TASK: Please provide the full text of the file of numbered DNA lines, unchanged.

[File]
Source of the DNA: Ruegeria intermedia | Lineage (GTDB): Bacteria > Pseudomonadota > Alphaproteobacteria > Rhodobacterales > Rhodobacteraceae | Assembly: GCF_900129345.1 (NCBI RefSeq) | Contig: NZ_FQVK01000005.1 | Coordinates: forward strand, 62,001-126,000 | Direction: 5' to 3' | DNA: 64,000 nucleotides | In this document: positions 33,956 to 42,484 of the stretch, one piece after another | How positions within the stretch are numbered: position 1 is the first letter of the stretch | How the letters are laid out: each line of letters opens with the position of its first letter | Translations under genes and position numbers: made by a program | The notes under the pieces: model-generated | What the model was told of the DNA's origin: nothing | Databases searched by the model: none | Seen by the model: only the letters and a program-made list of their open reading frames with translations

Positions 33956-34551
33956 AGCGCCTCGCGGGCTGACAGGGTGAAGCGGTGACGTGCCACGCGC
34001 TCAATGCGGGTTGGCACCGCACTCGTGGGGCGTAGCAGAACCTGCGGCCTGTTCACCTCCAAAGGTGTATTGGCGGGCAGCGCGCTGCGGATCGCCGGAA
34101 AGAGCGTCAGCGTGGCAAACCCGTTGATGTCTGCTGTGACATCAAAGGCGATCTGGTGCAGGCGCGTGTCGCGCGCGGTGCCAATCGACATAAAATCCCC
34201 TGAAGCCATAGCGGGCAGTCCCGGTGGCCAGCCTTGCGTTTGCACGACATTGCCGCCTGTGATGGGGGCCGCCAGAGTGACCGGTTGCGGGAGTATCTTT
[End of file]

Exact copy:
Source of the DNA: Ruegeria intermedia | Lineage (GTDB): Bacteria > Pseudomonadota > Alphaproteobacteria > Rhodobacterales > Rhodobacteraceae | Assembly: GCF_900129345.1 (NCBI RefSeq) | Contig: NZ_FQVK01000005.1 | Coordinates: forward strand, 62,001-126,000 | Direction: 5' to 3' | DNA: 64,000 nucleotides | In this document: positions 33,956 to 42,484 of the stretch, one piece after another | How positions within the stretch are numbered: position 1 is the first letter of the stretch | How the letters are laid out: each line of letters opens with the position of its first letter | Translations under genes and position numbers: made by a program | The notes under the pieces: model-generated | What the model was told of the DNA's origin: nothing | Databases searched by the model: none | Seen by the model: only the letters and a program-made list of their open reading frames with translations

Positions 33956-34551
33956 AGCGCCTCGCGGGCTGACAGGGTGAAGCGGTGACGTGCCACGCGC
34001 TCAATGCGGGTTGGCACCGCACTCGTGGGGCGTAGCAGAACCTGCGGCCTGTTCACCTCCAAAGGTGTATTGGCGGGCAGCGCGCTGCGGATCGCCGGAA
34101 AGAGCGTCAGCGTGGCAAACCCGTTGATGTCTGCTGTGACATCAAAGGCGATCTGGTGCAGGCGCGTGTCGCGCGCGGTGCCAATCGACATAAAATCCCC
34201 TGAAGCCATAGCGGGCAGTCCCGGTGGCCAGCCTTGCGTTTGCACGACATTGCCGCCTGTGATGGGGGCCGCCAGAGTGACCGGTTGCGGGAGTATCTTT